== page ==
In exchange for a pre-announced 205 Live main event (with stakes and everything!) the cruisers got the old throw-all-the-feuds-in-one-tag-match treatment this week. Which, if the show is jam-packed with other stuff, is a decent enough way to keep several stories in our minds. But on a night where the third hour was 45 minutes of recaps and a couple of schmoz-y feud extenders, the six-man featuring Akira Tozawa, Rich Swann and Cedric Alexander beating Ariya Daivari, TJP and Tony Nese felt pretty lazy.
The big story remained Tozawa's desire to fight his way through a shoulder injury despite manager Titus O'Neil's efforts to protect him for a big payday down the line. Or I guess that was the big story, because after some tension during the match, Titus Worldwide's founder was cheering Akira on as he launched a senton that won the match and caused him to land on his bad arm, so...
Still not really buying Daivari's sudden ascension from enhancement talent to potential Kingslayer (sorry Seth, and also Jaime Lannister), but they're doing everything they can to sell it and it's a decent way to extend the Tozawa/Neville feud, so I'll give them some leeway. Otherwise, the cruisers had a fun match with their only time on Raw, but the crowd wasn't into it except for the ...DIVEs and I'm not sure it helped TJP and Swann's feud or Alexander and Nese - who I guess are also beefing now, unless they're just sidekicks for TJ and Rich? Anyway...
GENO... MEATLOAF'S READY!
All the best to all the rest
Miz TV: Jason Jordan was the guest on Miz TV, which is exactly what WWE should be doing with an up-and-coming babyface because Miz can get anyone over. This segment made clear it's going to be difficult, however, because Jordan just isn't comfortable on the mic yet and he didn't come off like even half the star Miz has become. In fact, it's such that Miz looks right offering him a spot in the Miztourage and Jordan just looks lame for only getting physical when Miz started running down his dad (you know, Kurt Angle, because LOL). That said, Jordan throwing dudes into other dudes is always a fun time.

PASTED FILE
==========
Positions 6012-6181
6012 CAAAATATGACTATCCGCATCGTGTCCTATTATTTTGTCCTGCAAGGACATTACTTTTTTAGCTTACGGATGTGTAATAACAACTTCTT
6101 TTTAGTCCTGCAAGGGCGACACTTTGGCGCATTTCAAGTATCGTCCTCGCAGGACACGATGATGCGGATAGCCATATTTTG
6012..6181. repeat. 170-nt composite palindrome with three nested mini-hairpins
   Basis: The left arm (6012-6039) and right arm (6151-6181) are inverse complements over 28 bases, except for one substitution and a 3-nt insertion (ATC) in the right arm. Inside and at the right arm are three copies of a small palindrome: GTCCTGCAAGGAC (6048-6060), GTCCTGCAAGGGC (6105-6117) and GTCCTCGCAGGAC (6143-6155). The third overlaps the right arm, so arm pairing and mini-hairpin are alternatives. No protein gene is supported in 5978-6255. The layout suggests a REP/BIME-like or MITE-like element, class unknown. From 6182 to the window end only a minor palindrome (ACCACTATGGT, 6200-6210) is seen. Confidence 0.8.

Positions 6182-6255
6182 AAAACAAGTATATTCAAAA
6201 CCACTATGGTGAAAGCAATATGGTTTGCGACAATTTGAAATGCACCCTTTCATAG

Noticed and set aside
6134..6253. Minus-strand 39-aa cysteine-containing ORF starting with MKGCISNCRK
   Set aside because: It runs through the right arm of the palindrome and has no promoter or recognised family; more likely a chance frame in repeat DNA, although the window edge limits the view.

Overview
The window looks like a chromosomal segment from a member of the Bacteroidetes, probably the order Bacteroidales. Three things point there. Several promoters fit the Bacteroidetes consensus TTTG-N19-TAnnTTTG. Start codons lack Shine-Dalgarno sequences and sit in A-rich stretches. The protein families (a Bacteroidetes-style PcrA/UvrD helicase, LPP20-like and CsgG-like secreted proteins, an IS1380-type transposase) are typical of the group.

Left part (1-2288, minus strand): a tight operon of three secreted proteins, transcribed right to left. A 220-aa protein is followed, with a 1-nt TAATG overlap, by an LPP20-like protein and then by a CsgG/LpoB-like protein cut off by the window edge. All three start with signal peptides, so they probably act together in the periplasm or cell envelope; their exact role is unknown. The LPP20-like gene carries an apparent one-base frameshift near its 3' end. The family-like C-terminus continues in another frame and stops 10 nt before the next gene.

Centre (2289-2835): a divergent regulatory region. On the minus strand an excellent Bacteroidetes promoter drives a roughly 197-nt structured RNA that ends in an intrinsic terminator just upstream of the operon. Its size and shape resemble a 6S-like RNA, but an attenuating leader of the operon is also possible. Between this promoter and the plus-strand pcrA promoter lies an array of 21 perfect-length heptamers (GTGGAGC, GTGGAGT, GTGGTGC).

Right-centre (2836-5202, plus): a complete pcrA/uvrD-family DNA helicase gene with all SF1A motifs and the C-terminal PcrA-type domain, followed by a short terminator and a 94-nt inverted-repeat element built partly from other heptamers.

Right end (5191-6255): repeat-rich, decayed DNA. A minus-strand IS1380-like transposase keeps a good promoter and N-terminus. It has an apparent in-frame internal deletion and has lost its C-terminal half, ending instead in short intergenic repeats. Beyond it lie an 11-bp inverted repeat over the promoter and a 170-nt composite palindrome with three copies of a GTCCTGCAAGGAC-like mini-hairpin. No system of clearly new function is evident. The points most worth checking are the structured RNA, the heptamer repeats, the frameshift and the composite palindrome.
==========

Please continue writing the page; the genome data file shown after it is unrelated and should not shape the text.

Mind games: Bray Wyatt said some words, as Bray Wyatt is wont to do, and they were real fancy like. Really made you think. Then Finn Balor, who promised he can play mind games too, magically appeared and showed us he posseses the power of great timing. It's still early in the program but it looks like every Wyatt program you've ever seen except now Balor is there.
Tag team scene: The Hardy Men are interesting right now if only for those moments when Jeff Hardy just does something crazy for the sake of it. Karl Anderson and Luke Gallows are just sort of hanging around while The Revival are attempting their takeover of the division. I don't know, it's fine, but there doesn't feel like a lot to it outside of that.
Elias def. Kalisto: Sometimes the bad guy has to win some matches over some good guys so he becomes even more of a bad guy before putting over an even bigger good guy. This.
Bayley def. Nia Jax: It should be pointed out that Bayley did such a good sell job in this match, I was convinced she legitimately injured her shoulder. That said, the fact that run-ins like Alexa's don't lead to obvious disqualifications here when they do at other times hurts matches like this. How do the heels get heat if they can break the rules in plain sight of the referee and nothing happens? It's normalized. Anyway, the best part of all this was the pre-match promo where Alexa ran down Sasha Banks. I'm not sure what that says about the title program they chose for SummerSlam.
Main event: A Big Cass vs. Big Show match! What a ride! The story, really, was that Enzo Amore never wins, even when he recruits a giant as big as the giant who just beat him down before. It's almost become my favorite part of Raw each week, when Enzo gets destroyed. It has become a certainty, and I love it. Even his "victory" here was that Show knocked Cass out only because Cass was celebrating over him. Then Show had to carry him out. That's a "win" for Enzo. Amazing.
This was a big step down from last week.